MEMBERS OF the legal profession gathered at Parliament House last week for the 2008 Justice Awards.
The awards, presented by the Law and Justice Foundation of NSW, recognised the inspiring efforts of individuals and organisations in improving access to justice for the socially and economically disadvantaged.
The 2008 Justice Medal, which recognises outstanding individual achievement, went to Jane Sanders, the director of the Shopfront Youth Legal Centre in Darlinghurst, who was described as a women who “frequently returns from court with more clients than she went in with, [and] who thinks nothing of offering her services on the spot to people in need”.
The keynote address was delivered by New South Wales Supreme Court Justice Virginia Bell, who spoke about the importance of ensuring that those accused of crime get a fair trial. “Respect for the rights and fair treatment of those accused of crime are central to our system of criminal justice, and on an occasion such as tonight’s dinner it’s worth reflecting how fortunate we are that it is so,” she said.
Justice Bell spoke in particular about the landmark High Court judgement R v Tuckiar, in which the High Court overturned the conviction of an aboriginal man, Tuckiar, who had been sentenced to death for the murder of a white Australian policeman.
The High Court acquitted Tuckiar, holding that he had not received a fair trial, firstly because the judge had misdirected the jury by telling them they could draw inferences from Tuckiar’s failure to give evidence, and secondly, because Tuckiar’s counsel had failed to properly defend him.
As Justice Bell pointed out, the decision was handed down in 1934, when the High Court comprised five white men who had all led relatively privileged lives, making the decision all the more admirable.
“There is no reason to think that they did not share the prejudices that were common to privileged professional men of their time. But what counted was their intelligence and fidelity to the principals of common law,” she said.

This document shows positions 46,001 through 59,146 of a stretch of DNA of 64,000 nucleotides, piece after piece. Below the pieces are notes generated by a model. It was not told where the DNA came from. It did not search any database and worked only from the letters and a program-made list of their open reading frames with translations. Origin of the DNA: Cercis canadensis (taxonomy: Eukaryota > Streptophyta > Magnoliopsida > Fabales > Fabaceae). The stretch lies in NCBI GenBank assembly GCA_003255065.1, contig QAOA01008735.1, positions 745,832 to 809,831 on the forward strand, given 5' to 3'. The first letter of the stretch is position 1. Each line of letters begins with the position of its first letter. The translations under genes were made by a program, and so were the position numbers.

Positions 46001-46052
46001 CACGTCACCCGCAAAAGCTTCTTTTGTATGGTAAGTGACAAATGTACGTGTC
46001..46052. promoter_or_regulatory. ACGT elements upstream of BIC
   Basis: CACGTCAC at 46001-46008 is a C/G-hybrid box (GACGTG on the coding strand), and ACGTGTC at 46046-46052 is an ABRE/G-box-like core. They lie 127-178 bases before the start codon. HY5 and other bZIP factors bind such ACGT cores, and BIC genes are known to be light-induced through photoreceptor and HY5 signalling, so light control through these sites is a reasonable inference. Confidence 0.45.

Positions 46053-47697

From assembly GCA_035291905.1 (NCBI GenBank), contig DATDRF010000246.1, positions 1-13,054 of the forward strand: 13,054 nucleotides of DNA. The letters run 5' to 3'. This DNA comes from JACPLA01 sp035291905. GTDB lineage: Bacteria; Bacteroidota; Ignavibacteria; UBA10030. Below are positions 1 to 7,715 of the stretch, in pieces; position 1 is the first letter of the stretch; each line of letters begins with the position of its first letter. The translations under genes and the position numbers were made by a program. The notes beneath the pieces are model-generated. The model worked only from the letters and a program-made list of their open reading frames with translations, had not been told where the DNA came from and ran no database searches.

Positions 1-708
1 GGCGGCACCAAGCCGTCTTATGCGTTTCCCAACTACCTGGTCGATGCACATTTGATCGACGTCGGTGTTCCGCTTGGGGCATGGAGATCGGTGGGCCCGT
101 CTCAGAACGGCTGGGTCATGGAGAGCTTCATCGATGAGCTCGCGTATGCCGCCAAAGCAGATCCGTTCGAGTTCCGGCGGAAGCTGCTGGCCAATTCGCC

It was the same year, Justice Bell noted, in which Hitler assumed the office of Fuhrer of the German people and German Judges were applying the Nazi’s eugenics laws and when the United States’ Department of Justice was offering a $25,000 reward for the capture of John Dillinger “dead or alive”.
“[But] in Australia, the High Court entered a verdict of acquittal in the case of an Aboriginal man who had speared a white policeman, because the court that tried him had not given him what the law demanded — which was a fair trial according to the law,” she said.
The aftermath of the decision was not so admirable — Tuckiar disappeared after he was released from prison and probably murdered. However as Justice Bell pointed out, even in 1934 it was not just the High Court judges in Australia who saw the need for a fair trial.
“While the habits of the lynch mob had not died in some quarters of our society in 1934, it is worth noting that the High Court’s decision was not greeted with storms of protests. The unfairness of aspects of Tuckiar’s trial has been reported and there was a groundswell of public concern about his conviction and the imposition of the death penalty,” she said.